The year 2004 witnessed the destructiveness of the hurricane season, which caused more than $125 million in damages to the islands' infrastructure.

Political Rights and Civil Liberties: 

Citizens of the Bahamas can change their government democratically. There is a 49-member House of Assembly, directly elected for five years, and a 16-member Senate. The prime minister appoints 9 members; the leader of the parliament opposition, 4; and the governor-general, 3. The assembly was subsequently reduced to 40 members, in keeping with a campaign promise by the FNM. Political parties can organize freely.

The Bahamas was not ranked by Transparency International in its 2004 Corruption Perceptions Index.

Daily and weekly newspapers, all privately owned, express a variety of views on public issues, as do the government-run radio station and four privately owned radio broadcasters. Opposition politicians claim that the state-run television system, the Broadcasting Corporation of the Bahamas, gives preferential coverage to the ruling party. Full freedom of expression is constrained by strict libel laws. There is free access to the Internet.

Rights to religious and academic freedom are respected.

Constitutional guarantees of the right to organize civic organizations are generally respected, and human rights organizations have broad access to institutions and individuals. Labor, business, and professional organizations are generally free from governmental interference. Unions have the right to strike, and collective bargaining is prevalent.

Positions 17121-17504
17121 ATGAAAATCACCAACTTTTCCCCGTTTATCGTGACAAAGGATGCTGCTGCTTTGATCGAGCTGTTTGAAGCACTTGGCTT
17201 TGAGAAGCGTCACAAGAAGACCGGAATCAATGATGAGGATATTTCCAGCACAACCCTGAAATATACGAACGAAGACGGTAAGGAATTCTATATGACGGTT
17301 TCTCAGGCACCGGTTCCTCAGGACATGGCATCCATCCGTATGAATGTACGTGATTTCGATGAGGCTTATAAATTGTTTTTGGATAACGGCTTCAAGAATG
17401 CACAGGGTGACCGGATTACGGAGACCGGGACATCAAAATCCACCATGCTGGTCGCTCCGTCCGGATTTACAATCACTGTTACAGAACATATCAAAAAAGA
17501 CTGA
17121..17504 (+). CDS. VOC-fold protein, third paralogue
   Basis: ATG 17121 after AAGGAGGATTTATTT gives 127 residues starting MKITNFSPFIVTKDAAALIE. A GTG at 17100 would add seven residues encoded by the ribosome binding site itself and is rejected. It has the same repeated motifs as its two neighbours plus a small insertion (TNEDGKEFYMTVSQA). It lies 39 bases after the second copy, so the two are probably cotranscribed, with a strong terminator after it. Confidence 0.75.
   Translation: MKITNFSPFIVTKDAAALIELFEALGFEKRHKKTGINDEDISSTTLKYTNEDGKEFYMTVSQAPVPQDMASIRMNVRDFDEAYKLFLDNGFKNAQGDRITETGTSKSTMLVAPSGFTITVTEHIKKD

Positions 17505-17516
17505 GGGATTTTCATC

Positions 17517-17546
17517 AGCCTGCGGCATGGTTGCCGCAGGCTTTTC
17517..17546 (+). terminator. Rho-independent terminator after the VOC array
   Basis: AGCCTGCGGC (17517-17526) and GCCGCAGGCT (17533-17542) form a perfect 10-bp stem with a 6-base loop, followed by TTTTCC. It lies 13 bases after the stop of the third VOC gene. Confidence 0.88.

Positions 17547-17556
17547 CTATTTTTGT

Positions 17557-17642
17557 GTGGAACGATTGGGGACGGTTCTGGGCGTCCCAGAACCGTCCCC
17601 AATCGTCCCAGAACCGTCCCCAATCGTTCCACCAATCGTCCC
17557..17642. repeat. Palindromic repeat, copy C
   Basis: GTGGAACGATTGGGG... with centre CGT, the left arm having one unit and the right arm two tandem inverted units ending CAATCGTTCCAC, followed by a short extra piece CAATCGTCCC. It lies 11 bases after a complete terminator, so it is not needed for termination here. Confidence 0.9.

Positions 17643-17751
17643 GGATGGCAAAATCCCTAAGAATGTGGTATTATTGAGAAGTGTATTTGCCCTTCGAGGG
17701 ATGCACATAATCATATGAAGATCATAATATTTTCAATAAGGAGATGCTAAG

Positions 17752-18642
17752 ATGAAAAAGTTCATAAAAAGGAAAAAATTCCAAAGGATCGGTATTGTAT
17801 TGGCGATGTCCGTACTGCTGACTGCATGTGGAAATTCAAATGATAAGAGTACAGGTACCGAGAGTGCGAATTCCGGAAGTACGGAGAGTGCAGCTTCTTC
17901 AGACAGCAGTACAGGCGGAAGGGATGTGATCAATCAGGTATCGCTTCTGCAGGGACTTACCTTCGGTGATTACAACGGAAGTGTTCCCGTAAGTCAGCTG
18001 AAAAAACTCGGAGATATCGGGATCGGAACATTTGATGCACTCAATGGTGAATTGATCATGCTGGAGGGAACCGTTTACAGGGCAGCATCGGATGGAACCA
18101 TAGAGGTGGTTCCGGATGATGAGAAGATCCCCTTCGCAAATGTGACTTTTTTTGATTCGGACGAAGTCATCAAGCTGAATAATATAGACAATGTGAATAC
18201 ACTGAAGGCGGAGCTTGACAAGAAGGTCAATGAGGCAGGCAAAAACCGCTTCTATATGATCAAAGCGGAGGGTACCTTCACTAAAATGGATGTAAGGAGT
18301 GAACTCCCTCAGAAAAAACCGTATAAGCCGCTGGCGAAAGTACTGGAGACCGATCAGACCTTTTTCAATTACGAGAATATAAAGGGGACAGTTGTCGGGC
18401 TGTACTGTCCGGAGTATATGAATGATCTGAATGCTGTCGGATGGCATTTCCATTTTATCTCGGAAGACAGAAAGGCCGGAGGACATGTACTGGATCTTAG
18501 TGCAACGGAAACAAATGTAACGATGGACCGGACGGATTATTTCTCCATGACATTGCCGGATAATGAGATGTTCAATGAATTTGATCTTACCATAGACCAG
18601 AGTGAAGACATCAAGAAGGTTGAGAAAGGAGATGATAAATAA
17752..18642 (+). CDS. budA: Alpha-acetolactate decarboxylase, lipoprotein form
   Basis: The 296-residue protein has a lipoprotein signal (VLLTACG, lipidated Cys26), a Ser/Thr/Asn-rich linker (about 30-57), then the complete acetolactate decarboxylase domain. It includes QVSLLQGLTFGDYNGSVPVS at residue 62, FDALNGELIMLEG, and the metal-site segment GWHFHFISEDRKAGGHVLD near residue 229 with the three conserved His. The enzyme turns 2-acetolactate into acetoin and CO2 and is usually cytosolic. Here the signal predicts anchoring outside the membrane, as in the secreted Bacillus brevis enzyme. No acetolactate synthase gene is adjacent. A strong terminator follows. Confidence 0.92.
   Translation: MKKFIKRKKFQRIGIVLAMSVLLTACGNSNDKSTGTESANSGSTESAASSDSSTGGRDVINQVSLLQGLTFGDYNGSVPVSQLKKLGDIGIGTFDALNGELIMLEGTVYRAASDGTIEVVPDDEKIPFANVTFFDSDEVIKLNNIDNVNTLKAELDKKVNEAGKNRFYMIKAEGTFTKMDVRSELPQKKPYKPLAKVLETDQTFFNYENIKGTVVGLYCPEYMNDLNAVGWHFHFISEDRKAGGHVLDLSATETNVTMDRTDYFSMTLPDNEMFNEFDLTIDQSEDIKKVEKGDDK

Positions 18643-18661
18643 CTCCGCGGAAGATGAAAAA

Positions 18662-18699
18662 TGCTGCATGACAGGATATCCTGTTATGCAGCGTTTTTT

The judicial system is headed by the Supreme Court and a court of appeals, with the right of appeal under certain circumstances to the Privy Council in London. Some progress has been reported in reducing both the length of court cases and the backlog of criminal appeals. Nevertheless, some murder suspects have been held for up to four years before being brought to trial.

Violent crime is a continuing concern and a focus of Prime Minister Perry Christie's government. Nongovernmental organizations have documented the occasional abuse of prisoners, arbitrary arrest, and lengthy pretrial detention. The Royal Bahamas Police Force has made progress in reducing corruption in the force, including introducing new procedures to limit unethical or illegal conduct. While the police have been recognized for their key role in regional efforts to stem the drug trade, coordination with the Royal Bahamas Defence Force (RBDF) has presented difficulties that reflect general ambivalence about the RBDF's role in law enforcement.

Although the Ingraham administration made important efforts to relieve prison overcrowding, there are persistent reports that it continues, and poor medical facilities are still the norm. Children continue to be housed with adults, and there have been reports of sexual abuse.

The Bahamas is an accessible transit area for illegal aliens seeking entrance to the United States. No laws specifically address trafficking in persons, but there are also no reports of such activity. The Bahamian government forcibly repatriates most asylum seekers, including Haitians and Cubans.

Discrimination against persons of Haitian descent persists, and between 30,000 and 40,000 Haitians reside illegally in the Bahamas. Strict citizenship requirements and a stringent work permit system leave Haitians with few rights. There is no legislation regulating the processing of asylum seekers, whose influx has created social tension because of the strain on government services.

Violence against women is a widespread problem, and child abuse and neglect remain serious issues of concern.